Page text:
Children's inquiry strategies in referential communication and in the game of twenty questions

Courage, Mary Louise (1985) Children's inquiry strategies in referential communication and in the game of twenty questions. Doctoral (PhD) thesis, Memorial University of Newfoundland.

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    Available under License - The author retains copyright ownership and moral rights in this thesis. Neither the thesis nor substantial extracts from it may be printed or otherwise reproduced without the author's permission.
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Abstract

Young children typically perform inefficiently as listeners on referential communication tasks and also when playing the game of 20 questions. In both cases they guess at the identity of the target rather than adopting the more efficient strategy of asking categorical questions. Certain training procedures have been effective in improving children’s performance on both of these tasks. An experiment was conducted to test the hypothesis that under certain conditions these two tasks can be considered as a single problem in information-seeking. It was predicted that if children were trained to use a strategy of asking categorical questions either in the context of a 20 questions task or a referential listener task, that performance on the trained task would improve and would also generalize to the untrained task. Versions of the 20 questions and listener problems were designed in which the stimulus characteristics and information processing demands of the tasks were equated. 5- and 7-year-old male and female children were pretested on both tasks, trained either on the twenty questions task, the listener task, or given both types of training. A control group was given practice on the tasks. The treatment was followed by immediate and delayed posttesting on both tasks. Pretest performance was poor in both age groups, although the older children asked more categorical questions and identified more targets correctly than did the younger children. Posttest data indicated a significant improvement in performance on the trained task, as well as substantial cross-task generalization in both age groups. Except for the 5-year-old control subjects who showed very little improvement from the pretest, there was little developmental difference in performance on the 20 questions task. On the listener task, only the 5-year-olds who experienced 20 Questions training performed as well as the 7-year-olds on the posttests. It was concluded that 20 questions and listener problems can be effectively solved with the common information-seeking strategy of asking categorical questions.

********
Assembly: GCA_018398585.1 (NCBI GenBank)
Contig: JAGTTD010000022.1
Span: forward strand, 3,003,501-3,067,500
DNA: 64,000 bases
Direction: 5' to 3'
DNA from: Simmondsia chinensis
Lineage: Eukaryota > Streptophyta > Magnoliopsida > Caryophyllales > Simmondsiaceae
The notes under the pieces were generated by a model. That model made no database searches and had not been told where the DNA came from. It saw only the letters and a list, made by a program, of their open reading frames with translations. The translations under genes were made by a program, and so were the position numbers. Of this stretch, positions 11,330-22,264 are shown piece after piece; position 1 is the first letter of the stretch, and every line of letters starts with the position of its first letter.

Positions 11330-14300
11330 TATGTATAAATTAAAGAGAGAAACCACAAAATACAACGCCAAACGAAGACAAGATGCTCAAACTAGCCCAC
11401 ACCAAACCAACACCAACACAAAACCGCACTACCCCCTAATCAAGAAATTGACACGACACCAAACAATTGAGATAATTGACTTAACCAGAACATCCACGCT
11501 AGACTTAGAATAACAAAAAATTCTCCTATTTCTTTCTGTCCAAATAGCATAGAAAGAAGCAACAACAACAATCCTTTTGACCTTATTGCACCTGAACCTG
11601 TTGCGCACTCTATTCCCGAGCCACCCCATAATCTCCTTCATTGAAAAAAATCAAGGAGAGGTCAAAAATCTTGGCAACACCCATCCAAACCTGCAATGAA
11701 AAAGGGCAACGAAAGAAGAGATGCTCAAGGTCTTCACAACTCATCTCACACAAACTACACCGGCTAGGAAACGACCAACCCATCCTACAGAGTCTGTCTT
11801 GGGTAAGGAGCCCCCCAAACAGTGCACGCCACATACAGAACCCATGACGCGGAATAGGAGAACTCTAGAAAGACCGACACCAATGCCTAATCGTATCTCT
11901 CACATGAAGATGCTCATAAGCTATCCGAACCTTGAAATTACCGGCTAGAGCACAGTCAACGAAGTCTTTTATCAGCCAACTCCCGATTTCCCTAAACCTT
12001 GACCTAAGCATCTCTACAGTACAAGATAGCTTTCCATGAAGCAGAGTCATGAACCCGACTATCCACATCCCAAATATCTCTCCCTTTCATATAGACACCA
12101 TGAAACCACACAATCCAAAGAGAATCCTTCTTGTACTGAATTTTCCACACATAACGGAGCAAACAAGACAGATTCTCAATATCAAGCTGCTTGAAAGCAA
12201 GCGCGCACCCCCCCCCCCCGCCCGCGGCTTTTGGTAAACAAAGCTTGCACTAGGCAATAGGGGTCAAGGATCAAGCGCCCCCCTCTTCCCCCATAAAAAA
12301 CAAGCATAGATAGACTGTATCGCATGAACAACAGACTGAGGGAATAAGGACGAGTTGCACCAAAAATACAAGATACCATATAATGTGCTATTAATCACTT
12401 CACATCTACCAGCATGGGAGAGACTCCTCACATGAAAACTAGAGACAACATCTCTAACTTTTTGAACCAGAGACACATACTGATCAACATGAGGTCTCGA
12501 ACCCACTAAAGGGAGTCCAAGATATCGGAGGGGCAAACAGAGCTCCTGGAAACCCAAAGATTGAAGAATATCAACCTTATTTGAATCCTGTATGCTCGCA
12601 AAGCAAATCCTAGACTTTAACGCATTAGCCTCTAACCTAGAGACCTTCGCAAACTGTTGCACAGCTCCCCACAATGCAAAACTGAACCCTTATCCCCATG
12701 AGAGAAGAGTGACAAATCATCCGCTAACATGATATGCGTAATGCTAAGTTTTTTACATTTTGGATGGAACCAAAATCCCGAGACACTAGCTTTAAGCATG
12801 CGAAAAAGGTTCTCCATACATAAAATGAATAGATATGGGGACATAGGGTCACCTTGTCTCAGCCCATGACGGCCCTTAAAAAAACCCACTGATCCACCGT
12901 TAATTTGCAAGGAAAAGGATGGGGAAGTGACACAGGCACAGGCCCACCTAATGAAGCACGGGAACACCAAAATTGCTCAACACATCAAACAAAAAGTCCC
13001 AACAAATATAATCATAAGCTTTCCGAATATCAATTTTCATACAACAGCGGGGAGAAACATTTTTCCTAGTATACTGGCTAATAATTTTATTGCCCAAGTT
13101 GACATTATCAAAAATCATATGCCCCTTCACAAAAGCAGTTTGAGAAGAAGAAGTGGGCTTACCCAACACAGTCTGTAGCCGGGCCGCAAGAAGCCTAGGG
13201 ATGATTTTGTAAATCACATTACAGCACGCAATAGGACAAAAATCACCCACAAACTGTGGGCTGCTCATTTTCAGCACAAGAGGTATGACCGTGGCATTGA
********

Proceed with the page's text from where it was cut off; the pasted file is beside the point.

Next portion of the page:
Item Type: Thesis (Doctoral (PhD))
URI: http://research.library.mun.ca/id/eprint/5859
Item ID: 5859
Additional Information: Bibliography: leaves 81-93.
Department(s): Humanities and Social Sciences, Faculty of > Psychology
Science, Faculty of > Psychology
Date: 1985
Date Type: Submission
Library of Congress Subject Heading: Listening; Comprehension in children; Interpersonal communication in children; Twenty questions (Game)

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